"We're having the hardest time we've faced in 500 years," says Dennis Martinez, an ecologist and O'odham (Pima) Indian at the meeting. He says indigenous peoples living off natural resources could be highly resilient to climate change – but not if their cultures are destroyed as the rest of the world tries to respond.
Such is the cost of Western life we are to suppose. This is a call to each of us in my opinion. A call to think about how schools play into this system. I think that we need to reconsider how the schools in which we participate as students and teachers prepare us for a life that takes the natural environment of West Africa and transforms it for its own purposes instead of leaving it for the people, animals, and plants that live in West Africa. I think that if we think long and hard about it we can see that not only are we complicit in ecocide, but in (sometimes) slow culturcide and genocide. Preparing people to become the many things that we become as professionals - farmers, engineers, doctors, lawyers, politicians, plant workers, taxi cab drivers - has an ethical dimension that has been hiding and hidden from us for decades.
Now we are coming to face a problem so vast that it sometimes seems insoluble: How does what I do in the classroom continue behavior in other people that leads to unintended destruction? This might be the most awful and most important question that we as a profession face? But it's a question that we have to answer so that we can change what is into what ought to be. It seems that, at the very least, we need to engage in some sort of retracted resource use in our own lives, perhaps in our classrooms themselves, a recalibration of day-to-day activities in which schools now invest such that we are using our bodies more for their own sustenance in gardens or farming, and learning more and more from indigenous peoples who have lived within their own niches for millennia. It is time to center education on our own places.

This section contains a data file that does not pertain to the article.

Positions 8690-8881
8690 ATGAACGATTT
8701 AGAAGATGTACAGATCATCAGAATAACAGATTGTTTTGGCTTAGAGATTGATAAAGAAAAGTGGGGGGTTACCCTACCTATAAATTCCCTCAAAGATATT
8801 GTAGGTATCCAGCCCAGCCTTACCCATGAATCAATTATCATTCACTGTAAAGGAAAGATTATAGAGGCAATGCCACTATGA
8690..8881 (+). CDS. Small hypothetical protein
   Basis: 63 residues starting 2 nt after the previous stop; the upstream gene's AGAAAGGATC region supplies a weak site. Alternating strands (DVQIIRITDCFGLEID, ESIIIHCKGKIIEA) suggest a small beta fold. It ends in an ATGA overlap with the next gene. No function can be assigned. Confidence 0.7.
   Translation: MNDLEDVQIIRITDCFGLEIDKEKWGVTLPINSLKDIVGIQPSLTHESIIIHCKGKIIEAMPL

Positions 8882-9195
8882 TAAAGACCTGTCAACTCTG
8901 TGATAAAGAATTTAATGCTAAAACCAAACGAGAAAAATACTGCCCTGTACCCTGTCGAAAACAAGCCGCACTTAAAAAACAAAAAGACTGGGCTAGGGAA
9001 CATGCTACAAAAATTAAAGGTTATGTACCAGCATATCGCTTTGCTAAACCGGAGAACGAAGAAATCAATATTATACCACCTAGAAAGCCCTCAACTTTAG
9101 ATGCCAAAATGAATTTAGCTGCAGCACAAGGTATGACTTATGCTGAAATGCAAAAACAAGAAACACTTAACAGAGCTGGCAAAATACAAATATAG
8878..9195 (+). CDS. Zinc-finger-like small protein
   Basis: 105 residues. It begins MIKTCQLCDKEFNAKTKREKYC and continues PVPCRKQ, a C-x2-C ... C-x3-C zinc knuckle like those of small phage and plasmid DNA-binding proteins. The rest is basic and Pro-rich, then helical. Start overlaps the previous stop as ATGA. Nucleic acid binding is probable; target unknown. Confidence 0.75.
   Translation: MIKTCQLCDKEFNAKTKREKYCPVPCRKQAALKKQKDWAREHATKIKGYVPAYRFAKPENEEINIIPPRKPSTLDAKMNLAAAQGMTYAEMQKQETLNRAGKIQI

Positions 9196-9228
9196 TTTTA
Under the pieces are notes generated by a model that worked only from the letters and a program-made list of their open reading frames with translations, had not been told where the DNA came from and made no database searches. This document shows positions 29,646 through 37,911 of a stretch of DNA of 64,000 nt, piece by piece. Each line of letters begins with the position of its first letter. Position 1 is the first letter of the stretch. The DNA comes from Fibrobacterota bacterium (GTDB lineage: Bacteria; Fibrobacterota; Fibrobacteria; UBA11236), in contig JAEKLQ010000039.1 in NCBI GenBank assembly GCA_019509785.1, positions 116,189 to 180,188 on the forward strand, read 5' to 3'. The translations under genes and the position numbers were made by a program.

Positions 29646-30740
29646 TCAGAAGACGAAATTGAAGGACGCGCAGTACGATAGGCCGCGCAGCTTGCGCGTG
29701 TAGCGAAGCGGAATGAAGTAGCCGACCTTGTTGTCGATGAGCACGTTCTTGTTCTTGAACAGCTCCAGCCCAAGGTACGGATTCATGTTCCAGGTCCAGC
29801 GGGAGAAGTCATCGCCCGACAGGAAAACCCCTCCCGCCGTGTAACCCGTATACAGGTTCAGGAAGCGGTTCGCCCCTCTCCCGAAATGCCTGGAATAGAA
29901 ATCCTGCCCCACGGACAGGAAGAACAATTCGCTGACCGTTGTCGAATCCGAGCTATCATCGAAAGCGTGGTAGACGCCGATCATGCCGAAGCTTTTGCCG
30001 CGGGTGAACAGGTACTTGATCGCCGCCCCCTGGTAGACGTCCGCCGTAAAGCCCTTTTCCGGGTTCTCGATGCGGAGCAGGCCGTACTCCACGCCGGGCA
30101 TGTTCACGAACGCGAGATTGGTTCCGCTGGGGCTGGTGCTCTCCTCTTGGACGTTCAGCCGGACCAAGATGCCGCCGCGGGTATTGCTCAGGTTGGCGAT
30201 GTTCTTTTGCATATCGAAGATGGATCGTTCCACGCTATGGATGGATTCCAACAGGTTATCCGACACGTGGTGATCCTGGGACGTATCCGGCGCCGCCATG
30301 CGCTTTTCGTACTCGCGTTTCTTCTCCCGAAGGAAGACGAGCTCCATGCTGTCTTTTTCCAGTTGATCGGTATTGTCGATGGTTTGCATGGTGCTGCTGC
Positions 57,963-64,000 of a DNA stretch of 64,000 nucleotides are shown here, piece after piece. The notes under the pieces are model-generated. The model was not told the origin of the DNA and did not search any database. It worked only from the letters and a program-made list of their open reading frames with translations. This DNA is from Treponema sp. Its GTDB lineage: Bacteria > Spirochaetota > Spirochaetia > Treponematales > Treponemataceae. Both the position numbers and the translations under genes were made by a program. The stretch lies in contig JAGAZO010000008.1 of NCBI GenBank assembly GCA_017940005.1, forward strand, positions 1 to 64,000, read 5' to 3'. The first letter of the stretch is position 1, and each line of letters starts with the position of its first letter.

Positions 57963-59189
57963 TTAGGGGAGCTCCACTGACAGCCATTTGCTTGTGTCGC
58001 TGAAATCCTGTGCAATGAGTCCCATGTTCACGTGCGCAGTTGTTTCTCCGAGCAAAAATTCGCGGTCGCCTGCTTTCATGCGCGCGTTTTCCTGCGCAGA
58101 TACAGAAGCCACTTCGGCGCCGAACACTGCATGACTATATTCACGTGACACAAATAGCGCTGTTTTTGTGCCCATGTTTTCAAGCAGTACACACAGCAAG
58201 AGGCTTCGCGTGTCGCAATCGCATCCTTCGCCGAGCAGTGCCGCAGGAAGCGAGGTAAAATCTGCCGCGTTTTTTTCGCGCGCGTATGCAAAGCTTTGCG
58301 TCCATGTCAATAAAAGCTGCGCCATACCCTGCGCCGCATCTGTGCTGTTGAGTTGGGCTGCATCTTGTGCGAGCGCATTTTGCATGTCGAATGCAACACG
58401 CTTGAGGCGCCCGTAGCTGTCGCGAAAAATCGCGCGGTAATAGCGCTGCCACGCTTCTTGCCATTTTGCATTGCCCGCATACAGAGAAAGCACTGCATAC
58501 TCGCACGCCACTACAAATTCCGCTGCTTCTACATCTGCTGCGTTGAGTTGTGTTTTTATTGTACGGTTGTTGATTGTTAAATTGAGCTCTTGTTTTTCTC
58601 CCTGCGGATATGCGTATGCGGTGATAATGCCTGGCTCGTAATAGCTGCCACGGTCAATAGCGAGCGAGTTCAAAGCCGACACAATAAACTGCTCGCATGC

It is time to adapt. An integrated community school can be that place.
If you want to watch the Indigenous People's Summit on Climate Change click here (artwork at right). It started on Monday, has run through today (HAPPY EARTH DAY!), and concludes tomorrow. Their summit goals are:
1. Consolidate, share and draw lessons from the views and experiences of Indigenous Peoples around the world on the impacts and effects of climate change on their ways of life and their natural environment, including responses;
2. Raise the visibility, participation and role of Indigenous Peoples in local, national, regional and international processes in formulating strategies and partnerships that engage local communities and other stakeholders to respond to the impacts of climate change;
3. Analyze, discuss and promote public awareness of the impacts and consequences of programs and proposals for climate change mitigation and adaptation, and assess proposed solutions to climate change from the perspective of Indigenous Peoples; and
4. Advocate effective strategies and solutions in response to climate change from the perspective of the cultures, world views, and traditional knowledge of Indigenous Peoples, including local, national, regional and international rights-based approaches.
I am eager to see what happens as a result of this.